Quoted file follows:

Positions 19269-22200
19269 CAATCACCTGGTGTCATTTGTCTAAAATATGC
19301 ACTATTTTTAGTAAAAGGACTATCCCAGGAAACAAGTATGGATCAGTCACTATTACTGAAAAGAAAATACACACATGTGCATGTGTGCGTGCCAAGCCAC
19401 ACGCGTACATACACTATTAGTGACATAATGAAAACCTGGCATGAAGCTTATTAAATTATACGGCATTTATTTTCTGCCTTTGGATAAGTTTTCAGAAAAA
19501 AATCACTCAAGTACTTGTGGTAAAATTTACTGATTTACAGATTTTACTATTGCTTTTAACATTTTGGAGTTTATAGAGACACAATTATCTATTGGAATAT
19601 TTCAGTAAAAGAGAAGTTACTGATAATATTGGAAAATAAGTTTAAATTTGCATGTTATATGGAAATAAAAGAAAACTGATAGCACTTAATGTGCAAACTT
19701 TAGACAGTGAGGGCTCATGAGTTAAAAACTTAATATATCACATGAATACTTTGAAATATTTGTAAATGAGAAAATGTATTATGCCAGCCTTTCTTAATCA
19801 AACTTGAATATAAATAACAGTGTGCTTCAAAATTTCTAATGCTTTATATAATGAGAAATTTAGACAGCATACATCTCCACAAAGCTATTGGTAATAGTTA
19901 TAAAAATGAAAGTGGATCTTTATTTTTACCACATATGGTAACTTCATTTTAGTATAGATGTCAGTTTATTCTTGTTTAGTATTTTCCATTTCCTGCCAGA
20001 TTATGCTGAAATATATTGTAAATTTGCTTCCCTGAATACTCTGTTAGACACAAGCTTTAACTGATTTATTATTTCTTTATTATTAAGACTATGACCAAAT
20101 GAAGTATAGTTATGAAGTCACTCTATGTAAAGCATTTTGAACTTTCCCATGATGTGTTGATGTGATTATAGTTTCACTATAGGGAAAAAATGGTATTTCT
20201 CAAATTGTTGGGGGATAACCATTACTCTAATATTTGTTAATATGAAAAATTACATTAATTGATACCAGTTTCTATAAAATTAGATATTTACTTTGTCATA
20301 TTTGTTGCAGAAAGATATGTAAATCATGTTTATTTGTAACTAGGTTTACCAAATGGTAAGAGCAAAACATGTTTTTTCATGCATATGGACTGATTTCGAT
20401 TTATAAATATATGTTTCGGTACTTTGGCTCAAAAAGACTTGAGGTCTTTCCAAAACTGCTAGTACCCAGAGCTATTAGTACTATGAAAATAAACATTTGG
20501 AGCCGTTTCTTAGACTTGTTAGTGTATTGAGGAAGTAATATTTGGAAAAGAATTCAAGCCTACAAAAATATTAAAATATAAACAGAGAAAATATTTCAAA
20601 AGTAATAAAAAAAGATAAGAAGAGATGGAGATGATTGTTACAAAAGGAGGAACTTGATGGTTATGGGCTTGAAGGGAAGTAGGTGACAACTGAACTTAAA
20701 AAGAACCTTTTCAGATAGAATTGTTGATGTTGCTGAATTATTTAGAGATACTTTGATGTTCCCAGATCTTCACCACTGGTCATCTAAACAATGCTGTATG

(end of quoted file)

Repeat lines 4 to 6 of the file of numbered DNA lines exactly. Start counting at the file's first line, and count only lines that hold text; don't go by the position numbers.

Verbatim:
19401 ACGCGTACATACACTATTAGTGACATAATGAAAACCTGGCATGAAGCTTATTAAATTATACGGCATTTATTTTCTGCCTTTGGATAAGTTTTCAGAAAAA
19501 AATCACTCAAGTACTTGTGGTAAAATTTACTGATTTACAGATTTTACTATTGCTTTTAACATTTTGGAGTTTATAGAGACACAATTATCTATTGGAATAT
19601 TTCAGTAAAAGAGAAGTTACTGATAATATTGGAAAATAAGTTTAAATTTGCATGTTATATGGAAATAAAAGAAAACTGATAGCACTTAATGTGCAAACTT